Let us turn back the pages of history to find a parallel occurrence. In Parshas Vayera, the Torah relates how heavenly angels were sent upon Earth to save Lot, the nephew of Avrohom Aveinu. They hastened him to leave Sodom, the city of his residence. "We are about to destroy this city", they said. The Medrash Rabbah tells us that as a result of their uttering the word "WE", they were doomed to remain on Earth for another 138 years. One hundred and thirty eight years later Yaakov Aveinu dreamt. He saw angels going up a ladder and coming down the ladder. The medrash points out that the order should be reversed. First angels must descend from heaven. The medrash explains, these angels that Yaakov saw in his dream were the ones who destroyed the city of Sodom. They were already on the Earth and had to ascend the ladder to return to shamayim. Only then were they sent on a new mission, to accompany Yaakov, and they went down the ladder. (Breishis Rabbah - Parsha 68, paragraph 18)

How is it possible for a "malach" to appear to take credit or initiative for a mission he is sent upon? The entire fabric of a "malach's" being is that he is inherently made up of "tzivuy Hashem" - The command of Hashem. He has no will of his own. Hashem's wish is his wish.

Perhaps we can understand this by focusing on the particular form of these "malachim". They were sent in the guise of men. Even Avrohom Aveinu was unable, at first, to pierce their disguise. One of the prime functions of a "guf" - a body - is to mask the spirituality that a human being is composed of. Man has the appearance of being independent, self sufficient. This facade facilitates "bechira" - free will. If we would be privy to what our true selves and makeup are, we would be devoid of free will. We, therefore, tend to take credit for our actions and successes.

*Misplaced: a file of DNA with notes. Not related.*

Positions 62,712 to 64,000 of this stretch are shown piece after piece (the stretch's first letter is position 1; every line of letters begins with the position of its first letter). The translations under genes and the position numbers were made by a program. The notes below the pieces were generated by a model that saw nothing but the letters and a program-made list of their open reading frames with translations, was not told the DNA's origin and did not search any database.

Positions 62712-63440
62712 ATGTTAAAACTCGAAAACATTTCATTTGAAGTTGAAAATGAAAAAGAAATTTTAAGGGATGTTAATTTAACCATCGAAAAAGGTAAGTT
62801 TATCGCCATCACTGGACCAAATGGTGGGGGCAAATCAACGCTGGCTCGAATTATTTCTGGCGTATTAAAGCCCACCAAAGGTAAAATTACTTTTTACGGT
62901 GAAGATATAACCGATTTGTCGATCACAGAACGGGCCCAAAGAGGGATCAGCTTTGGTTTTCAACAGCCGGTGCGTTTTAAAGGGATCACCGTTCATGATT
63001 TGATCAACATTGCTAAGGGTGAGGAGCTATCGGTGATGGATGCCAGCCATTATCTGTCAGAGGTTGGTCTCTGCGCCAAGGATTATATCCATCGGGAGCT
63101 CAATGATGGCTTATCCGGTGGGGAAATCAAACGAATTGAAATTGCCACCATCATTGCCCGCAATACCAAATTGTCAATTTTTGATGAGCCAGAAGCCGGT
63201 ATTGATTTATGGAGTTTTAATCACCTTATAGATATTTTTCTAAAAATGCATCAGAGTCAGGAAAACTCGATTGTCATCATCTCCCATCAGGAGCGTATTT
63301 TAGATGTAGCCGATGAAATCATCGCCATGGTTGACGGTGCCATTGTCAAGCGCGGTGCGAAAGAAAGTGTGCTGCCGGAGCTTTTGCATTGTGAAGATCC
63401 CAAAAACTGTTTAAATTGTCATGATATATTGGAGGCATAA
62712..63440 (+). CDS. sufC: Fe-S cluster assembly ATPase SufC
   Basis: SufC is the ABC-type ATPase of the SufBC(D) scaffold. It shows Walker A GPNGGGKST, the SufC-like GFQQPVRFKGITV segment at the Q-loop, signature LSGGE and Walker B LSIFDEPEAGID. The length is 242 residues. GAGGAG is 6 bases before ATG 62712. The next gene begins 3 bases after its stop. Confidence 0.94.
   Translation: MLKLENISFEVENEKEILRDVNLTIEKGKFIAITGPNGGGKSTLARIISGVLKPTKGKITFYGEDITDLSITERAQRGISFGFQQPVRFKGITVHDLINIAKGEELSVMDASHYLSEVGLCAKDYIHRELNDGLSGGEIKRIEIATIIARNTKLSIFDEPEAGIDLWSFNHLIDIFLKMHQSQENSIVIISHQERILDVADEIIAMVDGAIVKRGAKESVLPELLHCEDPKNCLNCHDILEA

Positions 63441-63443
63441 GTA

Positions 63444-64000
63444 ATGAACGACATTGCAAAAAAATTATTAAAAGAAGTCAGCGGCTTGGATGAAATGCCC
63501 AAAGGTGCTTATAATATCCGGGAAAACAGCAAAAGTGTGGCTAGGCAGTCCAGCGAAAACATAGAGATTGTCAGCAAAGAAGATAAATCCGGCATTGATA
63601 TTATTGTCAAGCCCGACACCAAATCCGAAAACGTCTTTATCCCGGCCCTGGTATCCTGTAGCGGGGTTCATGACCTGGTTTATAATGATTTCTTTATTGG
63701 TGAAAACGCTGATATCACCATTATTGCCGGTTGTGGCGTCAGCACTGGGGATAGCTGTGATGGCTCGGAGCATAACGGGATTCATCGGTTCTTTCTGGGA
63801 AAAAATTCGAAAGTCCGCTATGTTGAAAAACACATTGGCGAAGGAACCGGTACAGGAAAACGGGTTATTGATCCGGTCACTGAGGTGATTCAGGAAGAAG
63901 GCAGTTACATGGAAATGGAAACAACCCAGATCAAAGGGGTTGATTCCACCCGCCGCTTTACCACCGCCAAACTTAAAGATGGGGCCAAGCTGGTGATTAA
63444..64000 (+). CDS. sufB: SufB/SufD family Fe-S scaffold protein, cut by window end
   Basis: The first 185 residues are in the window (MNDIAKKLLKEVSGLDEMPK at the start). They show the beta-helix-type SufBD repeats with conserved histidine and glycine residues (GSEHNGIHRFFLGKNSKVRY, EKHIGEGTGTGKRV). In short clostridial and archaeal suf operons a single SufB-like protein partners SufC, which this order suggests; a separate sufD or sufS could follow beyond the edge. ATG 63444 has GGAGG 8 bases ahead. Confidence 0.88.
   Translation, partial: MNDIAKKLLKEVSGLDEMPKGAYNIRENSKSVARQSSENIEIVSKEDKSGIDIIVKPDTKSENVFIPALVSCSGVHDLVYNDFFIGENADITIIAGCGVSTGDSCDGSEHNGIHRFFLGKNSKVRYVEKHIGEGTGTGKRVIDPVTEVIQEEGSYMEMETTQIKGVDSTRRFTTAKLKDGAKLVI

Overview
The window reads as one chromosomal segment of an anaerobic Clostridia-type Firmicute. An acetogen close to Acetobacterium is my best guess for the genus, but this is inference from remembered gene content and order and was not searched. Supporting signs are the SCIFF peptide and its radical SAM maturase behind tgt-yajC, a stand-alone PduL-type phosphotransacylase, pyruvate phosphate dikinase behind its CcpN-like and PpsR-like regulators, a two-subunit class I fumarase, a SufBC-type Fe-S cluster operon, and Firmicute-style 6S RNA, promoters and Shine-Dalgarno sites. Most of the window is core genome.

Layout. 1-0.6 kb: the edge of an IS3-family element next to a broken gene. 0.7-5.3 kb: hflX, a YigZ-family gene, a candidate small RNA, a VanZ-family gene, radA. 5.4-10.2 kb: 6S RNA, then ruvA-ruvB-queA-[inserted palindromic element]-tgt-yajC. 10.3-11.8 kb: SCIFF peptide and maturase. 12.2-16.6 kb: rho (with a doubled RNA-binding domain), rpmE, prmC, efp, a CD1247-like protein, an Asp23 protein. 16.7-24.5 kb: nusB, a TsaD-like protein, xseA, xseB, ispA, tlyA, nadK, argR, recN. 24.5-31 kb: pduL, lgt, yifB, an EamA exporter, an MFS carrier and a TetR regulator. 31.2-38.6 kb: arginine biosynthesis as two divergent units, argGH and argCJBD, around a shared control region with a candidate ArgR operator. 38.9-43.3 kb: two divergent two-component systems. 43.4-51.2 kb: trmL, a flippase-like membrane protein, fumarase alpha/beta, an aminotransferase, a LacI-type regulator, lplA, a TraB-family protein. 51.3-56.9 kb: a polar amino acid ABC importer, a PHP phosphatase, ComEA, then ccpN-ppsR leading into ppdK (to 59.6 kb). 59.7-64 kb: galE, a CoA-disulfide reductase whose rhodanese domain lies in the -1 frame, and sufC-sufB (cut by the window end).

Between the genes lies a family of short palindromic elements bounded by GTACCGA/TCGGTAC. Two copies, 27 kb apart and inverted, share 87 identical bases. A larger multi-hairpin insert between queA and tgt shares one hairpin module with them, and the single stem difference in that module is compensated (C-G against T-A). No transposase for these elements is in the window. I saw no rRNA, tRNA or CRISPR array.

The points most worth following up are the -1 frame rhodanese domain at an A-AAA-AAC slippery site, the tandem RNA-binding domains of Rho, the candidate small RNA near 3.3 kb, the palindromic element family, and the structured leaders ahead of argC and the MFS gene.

A "malach" who possesses a "guf" is not the same as one with no "guf". His actions have the appearance of being his own. Hence, that is the manner in which he expressess himself. But this being the case, he is no longer fit to return to shamayim. In shamayim the roots of all things are clear. Everything is dependent on Hashem for its very existence.

Yaakov's dream was the dream of the Beis HaMikdash. His task on this world is to forge a nation that would take the physical of this world and reunite it to its roots. To see past the misrepresentation of the "guf". The "guf", in reality, is not a portion apart from its creator. It is part of a grand scheme to extend the honor of Hashem upon all of creation. (Perhaps this is why the "malachim" were exiled for 138 years. The numerical value of 138 is the same as the word "chelek" - portion.)

Once Yaakov has begun the process of forming the Beis HaMikdash in this world, the "malachim" return to the heavens. These same "malachim" are sent down to accompany Yaakov on the continuation of his mission.

From this we can glean an understanding into the punishment of Moshe and Aharon. Eretz Yisroel is the manifestation on this Earth of the shamayim. It is the realm where Hashem's presence is clearly apparent. The place where the Beis HaMikdash resides. One whose utterings give even the impression of independence cannot enter Eretz Yisroel. (It is needless to point out that this punishment was meted out to Moshe and Aharon specifically because of the lofty level that they both achieved in this area.) This is possibly what the Bal HaTurim meant when he said the punishment is "mida k'neged mida".

When the third and final Beis HaMikdash will be built, "bimhera biyameinu", then the time will come for Moshe and Aharon to enter Eretz Yisroel.